They were too big to flap their wings, so instead of flapping, they soared high and let natural and physics do the hard work. Pterosaurs were thought to have hollow bones, similar to modern birds, which aided in their lightness.

Nemicolopterus

The Early Cretaceous saw the existence of Nemicolopterus crypticus, the smallest-known pterosaur. It had a wingspan of around 25 centimeter (10 inch). About 120 million years ago, it lived in China.

Ancient Lobsters

When you walk into a seafood restaurant for the first time, what do you see? Lobsters — an aquarium with lobsters. Have a nice meal by picking one out. Just keep in mind that what you’re eating is an evolutionary miracle and a survivor named T. All of the others, including rex.

Lobsters are one of the most delectable dishes on today’s menu, surviving the Late Cretaceous extinction.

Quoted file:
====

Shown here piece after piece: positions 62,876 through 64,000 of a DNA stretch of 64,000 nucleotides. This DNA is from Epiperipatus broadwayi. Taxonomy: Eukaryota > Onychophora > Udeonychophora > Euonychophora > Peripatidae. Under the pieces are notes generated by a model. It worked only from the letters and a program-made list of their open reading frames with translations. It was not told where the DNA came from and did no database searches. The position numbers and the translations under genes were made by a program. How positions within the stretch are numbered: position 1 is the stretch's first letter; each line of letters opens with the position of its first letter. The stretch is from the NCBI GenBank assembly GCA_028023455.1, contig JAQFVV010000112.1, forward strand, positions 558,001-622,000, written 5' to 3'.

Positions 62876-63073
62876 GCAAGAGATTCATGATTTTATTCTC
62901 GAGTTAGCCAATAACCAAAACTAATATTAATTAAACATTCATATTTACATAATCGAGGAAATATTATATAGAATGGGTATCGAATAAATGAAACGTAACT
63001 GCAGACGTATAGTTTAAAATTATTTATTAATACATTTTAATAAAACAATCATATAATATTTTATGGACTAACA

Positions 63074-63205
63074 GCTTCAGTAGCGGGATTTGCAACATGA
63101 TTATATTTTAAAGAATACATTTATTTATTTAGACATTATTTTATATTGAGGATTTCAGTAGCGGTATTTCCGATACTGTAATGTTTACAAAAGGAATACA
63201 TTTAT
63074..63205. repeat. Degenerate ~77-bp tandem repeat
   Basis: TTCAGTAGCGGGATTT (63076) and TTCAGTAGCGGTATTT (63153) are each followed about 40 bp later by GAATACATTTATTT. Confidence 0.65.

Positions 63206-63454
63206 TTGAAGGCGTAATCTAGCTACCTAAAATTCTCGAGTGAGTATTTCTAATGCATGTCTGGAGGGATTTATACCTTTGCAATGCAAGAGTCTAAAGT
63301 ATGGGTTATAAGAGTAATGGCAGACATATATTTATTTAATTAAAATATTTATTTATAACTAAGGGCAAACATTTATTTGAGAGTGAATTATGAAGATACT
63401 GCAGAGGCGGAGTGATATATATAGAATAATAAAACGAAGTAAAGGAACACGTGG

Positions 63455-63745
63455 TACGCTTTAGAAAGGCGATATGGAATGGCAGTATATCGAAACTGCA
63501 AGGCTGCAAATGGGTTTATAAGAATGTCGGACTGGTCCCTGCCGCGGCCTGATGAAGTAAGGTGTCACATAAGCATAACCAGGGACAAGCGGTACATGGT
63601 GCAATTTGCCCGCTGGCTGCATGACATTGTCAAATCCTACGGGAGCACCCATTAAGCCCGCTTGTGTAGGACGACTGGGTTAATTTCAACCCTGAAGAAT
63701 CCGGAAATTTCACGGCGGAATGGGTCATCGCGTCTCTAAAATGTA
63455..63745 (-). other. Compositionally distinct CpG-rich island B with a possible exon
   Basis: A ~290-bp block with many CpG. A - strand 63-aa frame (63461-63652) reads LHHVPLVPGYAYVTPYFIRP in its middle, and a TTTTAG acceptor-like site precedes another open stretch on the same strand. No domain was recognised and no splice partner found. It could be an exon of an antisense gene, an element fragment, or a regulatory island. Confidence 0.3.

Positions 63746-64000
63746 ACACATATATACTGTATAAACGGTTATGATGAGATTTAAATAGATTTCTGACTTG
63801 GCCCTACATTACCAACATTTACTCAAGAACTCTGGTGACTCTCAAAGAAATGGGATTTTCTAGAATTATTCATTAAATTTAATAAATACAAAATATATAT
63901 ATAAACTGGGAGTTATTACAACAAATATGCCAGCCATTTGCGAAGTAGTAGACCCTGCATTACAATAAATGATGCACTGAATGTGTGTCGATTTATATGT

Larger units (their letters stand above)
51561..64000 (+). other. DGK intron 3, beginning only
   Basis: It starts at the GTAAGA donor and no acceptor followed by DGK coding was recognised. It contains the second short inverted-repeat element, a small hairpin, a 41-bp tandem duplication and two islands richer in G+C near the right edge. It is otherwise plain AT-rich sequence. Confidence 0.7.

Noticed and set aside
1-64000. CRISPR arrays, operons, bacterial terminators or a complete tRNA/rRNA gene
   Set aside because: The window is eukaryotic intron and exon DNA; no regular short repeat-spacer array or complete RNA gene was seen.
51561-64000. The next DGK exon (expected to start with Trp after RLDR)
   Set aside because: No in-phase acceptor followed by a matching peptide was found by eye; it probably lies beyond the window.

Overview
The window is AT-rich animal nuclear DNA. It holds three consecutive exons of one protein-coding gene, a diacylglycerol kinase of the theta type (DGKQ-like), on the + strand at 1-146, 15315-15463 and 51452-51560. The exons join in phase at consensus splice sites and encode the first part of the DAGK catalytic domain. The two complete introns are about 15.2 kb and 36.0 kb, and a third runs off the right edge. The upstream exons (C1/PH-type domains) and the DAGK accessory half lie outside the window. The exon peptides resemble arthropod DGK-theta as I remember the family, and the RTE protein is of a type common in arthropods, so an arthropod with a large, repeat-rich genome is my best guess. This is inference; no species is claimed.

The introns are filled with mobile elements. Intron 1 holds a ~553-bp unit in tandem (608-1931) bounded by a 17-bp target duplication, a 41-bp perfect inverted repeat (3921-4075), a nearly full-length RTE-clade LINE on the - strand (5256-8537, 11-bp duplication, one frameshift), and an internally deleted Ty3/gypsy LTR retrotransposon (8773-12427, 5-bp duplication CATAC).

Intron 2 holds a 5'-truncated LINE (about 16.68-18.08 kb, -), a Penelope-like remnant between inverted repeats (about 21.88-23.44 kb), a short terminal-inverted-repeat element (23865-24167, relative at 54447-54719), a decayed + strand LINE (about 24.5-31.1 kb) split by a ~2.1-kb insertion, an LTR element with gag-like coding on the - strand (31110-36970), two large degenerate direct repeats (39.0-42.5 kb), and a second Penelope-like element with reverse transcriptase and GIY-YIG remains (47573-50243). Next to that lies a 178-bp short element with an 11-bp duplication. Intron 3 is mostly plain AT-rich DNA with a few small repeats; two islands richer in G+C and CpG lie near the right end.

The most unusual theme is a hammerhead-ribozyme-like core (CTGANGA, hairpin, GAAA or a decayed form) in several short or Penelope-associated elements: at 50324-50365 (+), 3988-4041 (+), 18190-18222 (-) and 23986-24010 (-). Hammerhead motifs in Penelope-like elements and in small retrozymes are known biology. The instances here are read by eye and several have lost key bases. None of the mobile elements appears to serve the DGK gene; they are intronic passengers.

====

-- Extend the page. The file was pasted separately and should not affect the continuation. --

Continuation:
The fossilized record actually contains the forebears of today’s lobsters. A new species of Late Cretaceous lobster was discovered in Iran by scientists in 2009. Paraclytia valashtensis was the name given to the creature. This is unique because it’s the first time scientists discovered this species outside of Europe.

The well-preserved fossil was discovered by researchers at the southern bank of Valasht Lake in northern Iran [source: McCobb and Hairapetian] in a limestone bed.

Decapoda (10-legged) crustaceans, such as lobsters, crayfish, and shrimp thrived throughout the Cretaceous Period. Scientists have discovered evidence of 22 decapoda crustacean species in British Columbia, Canada, for example.

By the end of the Cretaceous, less than half of the species had gone extinct, and most were found in North America and Central America. Their forefathers are still alive today [sources: Schweitzer et al.], and they were able to climb the evolutionary ladder.

Plesiosaurus

Long-necked plesiosaurs, a collection of marine reptiles with an unusual appearance that had a significant impact on the collective unconscious, were the inspiration for the Loch Ness monster.

Plesiosaurs were a diverse collection of creatures with shorter necks than the most often depicted one. Since it was one of the first fossils to be found, the plesiosaurus has a lengthy history in the paleontological community.